Official Project Name
Amite River and Tributaries Ecosystem Restoration
The 2,200-square-mile Amite River basin is located in Southeastern Louisiana and Southwestern Mississippi. The project is bounded by the Louisiana / Mississippi state line to the north and just south of Denham Springs (Ascension Parish) to the south. Other parishes within the study boundary include East Baton Rouge, Livingston, and Iberville.
This feasibility study examines structural and non-structural means for reducing environmental impacts to the river corridor.
A feasibility Cost Share Agreement (FCSA) was executed on 21 March 2003 between the Pontchartrain Levee District and the US Army Corps of Engineers. This FCSA allows signifies the start of the feasibility phase of the project. This project is still active.
Benefit to the Community & Project Features
Benefit to the Community
Fish and wildlife habitat has been directly degraded in approximately 25 miles of the Amite River, with potentially many more miles indirectly impacted. This degradation is believed to have been caused by urbanization, sand and gravel mining, agricultural and forestry practices over the last 50 years. Bottomland hardwoods, other forested habitats, and biodiversity continue to decrease as vegetation is removed. Approximately 10,000 to 12,000 acres have been directly disturbed in the study area. The degradation includes a reduction in wildlife habitat, stream and floodplain environment, and aggravation of existing flooding problems. Problems can be attributed to the following: wider floodplain and shallower water depths, reduction in river length and the resulting steepened river gradient, reduction of the sinuosity through meander cut-offs, increased turbidity, and an increase in the unvegetated areas and man-made changes within the river corridor. As the habitat deteriorates, wildlife that uses the river and floodplain ecosystem decreases in quantity, quality, and diversity. The study will determine the feasibility of restoring the Amite River ecosystem to less-degraded, more natural system.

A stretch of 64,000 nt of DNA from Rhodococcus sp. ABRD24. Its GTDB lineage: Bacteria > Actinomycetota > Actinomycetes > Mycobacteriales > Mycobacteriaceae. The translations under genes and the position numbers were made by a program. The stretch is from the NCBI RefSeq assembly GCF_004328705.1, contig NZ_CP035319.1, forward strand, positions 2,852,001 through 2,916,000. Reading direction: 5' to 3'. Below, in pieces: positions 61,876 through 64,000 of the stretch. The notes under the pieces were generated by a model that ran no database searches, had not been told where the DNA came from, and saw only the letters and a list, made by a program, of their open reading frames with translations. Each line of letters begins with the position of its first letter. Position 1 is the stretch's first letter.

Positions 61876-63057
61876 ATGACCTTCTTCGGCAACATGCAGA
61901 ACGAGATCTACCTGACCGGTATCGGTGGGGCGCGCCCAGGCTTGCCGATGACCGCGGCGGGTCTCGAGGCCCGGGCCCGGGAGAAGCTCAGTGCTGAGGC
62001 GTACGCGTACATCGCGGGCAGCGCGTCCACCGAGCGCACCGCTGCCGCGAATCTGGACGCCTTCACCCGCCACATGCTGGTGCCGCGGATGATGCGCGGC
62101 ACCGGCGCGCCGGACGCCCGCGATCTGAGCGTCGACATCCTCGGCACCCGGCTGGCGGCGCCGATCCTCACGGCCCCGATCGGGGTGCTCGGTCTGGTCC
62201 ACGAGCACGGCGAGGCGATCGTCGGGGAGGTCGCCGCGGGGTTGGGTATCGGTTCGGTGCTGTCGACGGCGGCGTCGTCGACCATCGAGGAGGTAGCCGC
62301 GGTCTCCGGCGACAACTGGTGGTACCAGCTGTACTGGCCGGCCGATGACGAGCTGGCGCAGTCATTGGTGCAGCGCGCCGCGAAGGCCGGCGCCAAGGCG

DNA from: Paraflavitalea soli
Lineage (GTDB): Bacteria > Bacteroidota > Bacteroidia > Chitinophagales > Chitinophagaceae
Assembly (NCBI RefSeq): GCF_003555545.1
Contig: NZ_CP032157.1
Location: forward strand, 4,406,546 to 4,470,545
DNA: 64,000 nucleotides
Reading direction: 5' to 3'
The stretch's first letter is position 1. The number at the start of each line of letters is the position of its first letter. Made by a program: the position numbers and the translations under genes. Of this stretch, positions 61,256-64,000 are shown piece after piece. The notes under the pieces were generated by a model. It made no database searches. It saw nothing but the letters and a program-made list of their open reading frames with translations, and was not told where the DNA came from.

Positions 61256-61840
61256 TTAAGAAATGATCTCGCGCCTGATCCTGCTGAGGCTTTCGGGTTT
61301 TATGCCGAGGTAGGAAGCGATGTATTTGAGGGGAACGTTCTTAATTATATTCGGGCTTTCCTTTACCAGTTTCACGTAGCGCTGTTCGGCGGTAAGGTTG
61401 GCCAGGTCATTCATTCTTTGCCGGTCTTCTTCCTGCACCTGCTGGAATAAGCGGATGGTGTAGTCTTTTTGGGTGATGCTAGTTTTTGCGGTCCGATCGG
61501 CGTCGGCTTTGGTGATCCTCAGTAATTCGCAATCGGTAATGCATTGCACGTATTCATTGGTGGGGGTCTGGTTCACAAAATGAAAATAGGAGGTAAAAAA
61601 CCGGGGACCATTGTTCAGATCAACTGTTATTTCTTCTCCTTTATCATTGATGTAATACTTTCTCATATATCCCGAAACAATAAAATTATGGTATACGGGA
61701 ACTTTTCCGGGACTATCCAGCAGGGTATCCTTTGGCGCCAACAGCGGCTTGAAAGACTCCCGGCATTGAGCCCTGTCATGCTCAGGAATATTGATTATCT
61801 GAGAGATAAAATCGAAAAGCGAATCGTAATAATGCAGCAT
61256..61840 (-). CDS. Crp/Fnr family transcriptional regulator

Proposed measures to reduce damages include channel training, bank stabilization, and sediment control. These alternatives will be evaluated for environmental compatibility.
The study was authorized by a resolution of the Committee on Transportation and Infrastructure of the U. S. House of Representatives adopted on 23 July 1998.
Approximately 10,690 acres have experienced degradation of fish and wildlife habitat throughout the basin. The degradation can be attributed to the following: wider floodplain and shallower water depths, reduction in river length and the resulting steepened river gradient, reduction of the sinuosity through meander cut-offs, increased turbidity, increased temperature, an increase in the unvegetated areas and man-made changes within the river corridor. This degradation is suspected to be causing increased flood damages, and restoration would reduce flood stages. The heel splitter mussel, a threatened species, exists in the basin and is vulnerable due to the degraded stream conditions. Project implementation may significantly contribute to the watershed management objectives of the State of Louisiana. Cost of the Feasibility study is approximately 5.2 million. The Reconnaissance report was approved in October 2000.